“I Will Not Comment…..BUT”- Citing Goldman’s bad behavior as justification for overall financial reform continues on a grand scale, with senior and former government officials piling on, even as they contend that they will not comment on the case. Asked about his views on Goldman, President Obama said, “I don’t want to comment on a pending case,” but he added that most Americans might find some of the behavior of the big financial institution out of whack with mainstream America. In a speech this week, former President Clinton said “he’s not sure” Goldman broke the law. Over the weekend, senior White House adviser Lawrence Summers said he would not comment on specifics of a fraud suit against Goldman brought by the SEC, but he added that it underscores “what is at the center of the president’s vision here.”

Forewarned is Forearmed – Sen. Ben Nelson (D-Neb), stung by suggestions that he may have had ulterior motives in helping block the Senate financial reform bill, issued a statement yesterday saying that “Washington is a cesspool of gotcha politics. It’s so out of control you can’t even shake hands in the hallway with a Future Farmer of America without people questioning your motives.”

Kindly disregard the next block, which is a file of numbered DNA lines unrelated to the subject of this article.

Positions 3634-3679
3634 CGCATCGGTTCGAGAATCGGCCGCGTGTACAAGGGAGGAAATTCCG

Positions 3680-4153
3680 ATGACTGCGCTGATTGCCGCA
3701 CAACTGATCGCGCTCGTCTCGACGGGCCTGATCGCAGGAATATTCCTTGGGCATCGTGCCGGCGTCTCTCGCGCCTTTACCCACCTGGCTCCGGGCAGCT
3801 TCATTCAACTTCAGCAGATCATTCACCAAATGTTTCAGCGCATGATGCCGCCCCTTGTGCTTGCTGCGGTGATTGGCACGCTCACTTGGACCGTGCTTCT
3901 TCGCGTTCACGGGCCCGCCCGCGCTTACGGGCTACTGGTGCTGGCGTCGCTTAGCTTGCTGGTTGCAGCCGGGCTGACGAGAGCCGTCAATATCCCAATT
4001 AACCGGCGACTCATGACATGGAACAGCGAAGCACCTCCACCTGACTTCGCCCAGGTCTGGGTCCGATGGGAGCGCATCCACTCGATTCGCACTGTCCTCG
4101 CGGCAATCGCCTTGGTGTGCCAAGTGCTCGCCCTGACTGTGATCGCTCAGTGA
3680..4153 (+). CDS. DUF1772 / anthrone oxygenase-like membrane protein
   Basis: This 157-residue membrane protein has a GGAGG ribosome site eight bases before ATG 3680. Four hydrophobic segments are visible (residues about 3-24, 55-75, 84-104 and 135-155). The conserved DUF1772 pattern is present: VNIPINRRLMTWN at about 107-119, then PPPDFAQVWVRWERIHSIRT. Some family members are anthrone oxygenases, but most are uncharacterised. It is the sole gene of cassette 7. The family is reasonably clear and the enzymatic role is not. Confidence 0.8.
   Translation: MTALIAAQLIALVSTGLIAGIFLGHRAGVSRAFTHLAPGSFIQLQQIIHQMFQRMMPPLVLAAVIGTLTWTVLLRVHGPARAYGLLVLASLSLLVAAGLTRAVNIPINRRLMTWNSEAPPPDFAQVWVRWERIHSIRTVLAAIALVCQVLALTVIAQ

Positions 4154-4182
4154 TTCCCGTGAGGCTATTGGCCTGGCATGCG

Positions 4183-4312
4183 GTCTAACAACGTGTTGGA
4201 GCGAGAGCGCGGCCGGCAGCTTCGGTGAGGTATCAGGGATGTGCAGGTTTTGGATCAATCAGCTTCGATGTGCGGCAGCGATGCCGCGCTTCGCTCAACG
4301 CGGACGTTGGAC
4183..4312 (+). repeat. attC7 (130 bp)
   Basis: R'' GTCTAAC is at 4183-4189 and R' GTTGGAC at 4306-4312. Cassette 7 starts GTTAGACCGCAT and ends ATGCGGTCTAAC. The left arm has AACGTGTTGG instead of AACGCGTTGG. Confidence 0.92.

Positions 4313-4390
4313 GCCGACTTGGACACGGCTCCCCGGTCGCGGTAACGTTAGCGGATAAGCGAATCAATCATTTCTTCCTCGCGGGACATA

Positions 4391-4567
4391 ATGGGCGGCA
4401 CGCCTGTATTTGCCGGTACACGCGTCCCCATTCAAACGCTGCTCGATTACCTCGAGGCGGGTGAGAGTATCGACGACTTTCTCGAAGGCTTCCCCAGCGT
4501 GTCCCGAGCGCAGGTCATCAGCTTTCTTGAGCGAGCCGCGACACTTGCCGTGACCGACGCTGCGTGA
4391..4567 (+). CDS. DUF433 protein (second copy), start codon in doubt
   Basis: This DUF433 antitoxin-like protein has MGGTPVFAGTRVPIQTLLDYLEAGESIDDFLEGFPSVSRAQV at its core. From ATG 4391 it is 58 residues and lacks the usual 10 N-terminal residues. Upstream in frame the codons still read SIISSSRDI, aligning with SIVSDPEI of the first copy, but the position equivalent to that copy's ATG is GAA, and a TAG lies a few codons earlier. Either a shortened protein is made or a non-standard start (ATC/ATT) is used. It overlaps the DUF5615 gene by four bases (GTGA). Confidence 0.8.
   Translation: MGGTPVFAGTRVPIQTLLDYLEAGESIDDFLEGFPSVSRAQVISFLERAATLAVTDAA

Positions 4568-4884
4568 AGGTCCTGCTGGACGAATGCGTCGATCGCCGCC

While some attribute this to the public skewering that Nelson is getting in the press, perhaps the senator is really providing his colleagues with a very specific warning. According to the Web site of the Future Farmers of America, in the Summer of 2010, over 2,300 FFA members will travel to Washington, D.C. to attend the National FFA Organization’s Washington Leadership Conference, where they will “make new friends” and “visit with members of Congress. ” Doubtlessly, many of these 2,300 FFA members will be in hallways, and some may actually want to shake hands.

Senators need to know these things and may want to take appropriate measures. You can’t be too careful in a cesspool of gotcha.